MSNBC carries the AP report of the demise of Iraq's "most wanted militant", conceding in the very first paragraph: "It was a major victory in the U.S.-led war in Iraq and the broader war on terror."

CNN has a solid report on the death of the terrorist. CNN readers show their seriousness in the war on terror, ranking the video clips of the death of Zarqawi as #3 behind the clips of Paul McCartney's wife (#1) and Hadith (#2) as the most watched on-line newsclips (as of 5.30am Eastern time).

Professional is Britain's The Guardian. And Britain's Daily Telegraph. The BBC with characteristic cowardice reports the demise of a "militant" but not a "terrorist". By contrast the Times of London hails the death of the "terror leader", and connects the story to national concerns, noting that he was believed to have personally beheaded Ken Bigley of Liverpool, UK.

In France Le Monde notes the death of "le terroriste". Le Figaro also notes the death of "le terroriste", adding that he was responsible for a campaign of "bloody murders".

In Germany, Der Spiegel goes where the BBC won't: "The most-wanted terrorist in Iraq is dead". Der Spiegel even goes on to note that Zarqawi's goal was to re-establish the Caliphate in Iraq. The Frankfurter Allgemeine Zeitung in its coverage highlights Tony Blair's declaration that this is a defeat for Al Qaeda worldwide. Munich's Suddeutsche Zeitung minces no words in describing the demise of one of the world's "most-wanted terrorists", and his responsibility for some of the "bloodiest attacks" of the last few years.

Iraqi blogger Iraq the Model offers congratulations for a major victory against terrorism. Al Jazeera reports the death of Zarqawi, while refraining with American journalism from calling Zarqawi a terrorist.

Atlas Shrugs has smiles. The Mudville Gazette is on top of things.

Michelle Malkin, as ever, is amazing. And Glenn Reynolds with impeccable timing was writing just yesterday on Zarqawi's troubles.

Tuesday, May 09, 2006

An unqualified nominee? We report, you decide

The NYTimes has recently blasted Brett Kavanaugh as an unqualified nominee

An Unqualified Judicial Nominee

Published: May 3, 2006
Senate Republicans have announced plans to push for a quick vote on Brett Kavanaugh, whose nomination for a powerful appeals court judgeship has languished since 2003. There are good reasons the nomination has been kept on hold. Mr. Kavanaugh was unqualified then, and he is unqualified now. Moreover, since his Senate hearing in 2004, new issues have been raised that he should be questioned about, including what role, if any, he played in Bush administration policies like the National Security Agency's domestic spying program.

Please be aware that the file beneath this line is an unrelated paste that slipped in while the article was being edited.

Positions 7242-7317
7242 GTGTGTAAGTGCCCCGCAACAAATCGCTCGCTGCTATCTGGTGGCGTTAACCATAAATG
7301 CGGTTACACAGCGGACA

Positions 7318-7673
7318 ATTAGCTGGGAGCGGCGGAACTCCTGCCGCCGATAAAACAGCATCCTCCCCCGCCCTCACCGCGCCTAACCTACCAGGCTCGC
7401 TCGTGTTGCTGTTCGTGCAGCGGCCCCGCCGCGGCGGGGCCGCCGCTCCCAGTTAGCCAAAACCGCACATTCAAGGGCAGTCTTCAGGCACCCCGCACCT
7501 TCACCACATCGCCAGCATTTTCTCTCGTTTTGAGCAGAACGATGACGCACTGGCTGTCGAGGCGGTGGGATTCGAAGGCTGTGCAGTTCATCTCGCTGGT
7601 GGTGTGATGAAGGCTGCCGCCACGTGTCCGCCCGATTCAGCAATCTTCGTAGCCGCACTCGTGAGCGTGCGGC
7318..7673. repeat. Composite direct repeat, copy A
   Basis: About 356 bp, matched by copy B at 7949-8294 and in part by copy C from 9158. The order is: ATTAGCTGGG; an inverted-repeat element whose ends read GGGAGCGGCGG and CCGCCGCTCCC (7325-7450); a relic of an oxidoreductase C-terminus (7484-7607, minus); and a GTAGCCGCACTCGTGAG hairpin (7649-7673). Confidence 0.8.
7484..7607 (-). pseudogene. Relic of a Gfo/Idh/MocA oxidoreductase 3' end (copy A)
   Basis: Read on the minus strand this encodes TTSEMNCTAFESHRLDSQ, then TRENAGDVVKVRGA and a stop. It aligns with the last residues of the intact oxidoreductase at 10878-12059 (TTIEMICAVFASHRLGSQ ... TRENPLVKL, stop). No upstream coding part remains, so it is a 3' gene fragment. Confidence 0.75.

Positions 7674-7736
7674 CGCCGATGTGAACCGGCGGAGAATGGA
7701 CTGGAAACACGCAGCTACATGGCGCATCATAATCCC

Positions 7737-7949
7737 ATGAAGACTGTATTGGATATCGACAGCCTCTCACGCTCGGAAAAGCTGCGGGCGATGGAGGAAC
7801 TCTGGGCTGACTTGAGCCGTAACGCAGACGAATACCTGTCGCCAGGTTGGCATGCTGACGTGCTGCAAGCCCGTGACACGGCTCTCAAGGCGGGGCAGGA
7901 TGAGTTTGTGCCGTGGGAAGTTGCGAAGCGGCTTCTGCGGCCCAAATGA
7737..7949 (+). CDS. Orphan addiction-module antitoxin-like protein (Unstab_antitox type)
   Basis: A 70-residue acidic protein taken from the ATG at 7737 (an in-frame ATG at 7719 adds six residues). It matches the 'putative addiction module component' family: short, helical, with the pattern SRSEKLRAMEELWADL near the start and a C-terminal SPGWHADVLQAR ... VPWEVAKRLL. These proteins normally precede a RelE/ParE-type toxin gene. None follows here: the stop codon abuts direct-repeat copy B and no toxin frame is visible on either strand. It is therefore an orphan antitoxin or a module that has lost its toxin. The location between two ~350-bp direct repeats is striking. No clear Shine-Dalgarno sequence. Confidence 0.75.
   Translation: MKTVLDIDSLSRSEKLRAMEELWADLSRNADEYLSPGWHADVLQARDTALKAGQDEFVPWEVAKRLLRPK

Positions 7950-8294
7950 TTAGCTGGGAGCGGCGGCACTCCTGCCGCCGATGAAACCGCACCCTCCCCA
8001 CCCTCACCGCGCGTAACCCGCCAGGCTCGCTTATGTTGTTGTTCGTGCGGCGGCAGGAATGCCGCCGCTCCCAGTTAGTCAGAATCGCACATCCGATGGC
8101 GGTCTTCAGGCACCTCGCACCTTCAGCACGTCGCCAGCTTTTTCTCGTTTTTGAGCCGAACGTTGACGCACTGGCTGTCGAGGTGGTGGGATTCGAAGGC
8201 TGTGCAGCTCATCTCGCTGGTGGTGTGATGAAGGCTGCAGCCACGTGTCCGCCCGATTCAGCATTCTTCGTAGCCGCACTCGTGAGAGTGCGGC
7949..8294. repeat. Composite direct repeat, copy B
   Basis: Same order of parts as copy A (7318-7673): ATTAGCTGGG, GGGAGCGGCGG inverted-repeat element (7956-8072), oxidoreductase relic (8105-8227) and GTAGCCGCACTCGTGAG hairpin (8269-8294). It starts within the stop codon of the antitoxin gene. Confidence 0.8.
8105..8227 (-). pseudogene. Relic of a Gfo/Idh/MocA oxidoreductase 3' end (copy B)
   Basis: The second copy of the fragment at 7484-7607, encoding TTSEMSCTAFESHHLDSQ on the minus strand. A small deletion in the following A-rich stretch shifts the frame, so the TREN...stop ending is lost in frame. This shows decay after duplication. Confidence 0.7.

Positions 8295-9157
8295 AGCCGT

Mr. Kavanaugh has been nominated to the United States Court of Appeals for the District of Columbia Circuit, often called the nation's second most important court. A young lawyer with paltry courtroom experience, Mr. Kavanaugh does not have the legal background appropriate for such a lofty appointment. What he does have is a résumé that screams political partisanship.

He worked for Kenneth Starr, the independent prosecutor, and helped draft possible grounds of impeachment against President Bill Clinton. He became a partisan in the impeachment battles that followed, co-writing an op-ed article in 1999 that presented Mr. Starr as an "American hero," while railing against a "presidentially approved smear campaign against him." Mr. Kavanaugh has spent much of his legal career since then in the Bush White House, where he helped select many of the administration's far-right judicial nominees.

Since Mr. Kavanaugh's nomination was first considered, information has come to light about a number of troubling policies that he could have had a hand in, including domestic spying, torture and rendition of detainees to other countries. Senate Democrats would like to question Mr. Kavanaugh about these programs, and about what connection he had, if any, to the Jack Abramoff scandal.

It is not clear, however, that they will get the chance. Arlen Specter, the Pennsylvania Republican who is chairman of the Senate Judiciary Committee, has so far resisted calls for another hearing before Mr. Kavanaugh's nomination is brought to a vote. The Republicans have long used judicial nominations as a way of placating the far right of their party, and it appears that with President Bush sinking in the polls, they now want to offer up some new appeals court judges to their conservative base. But a lifetime appointment to the D.C. Circuit is too important to be treated as a political reward.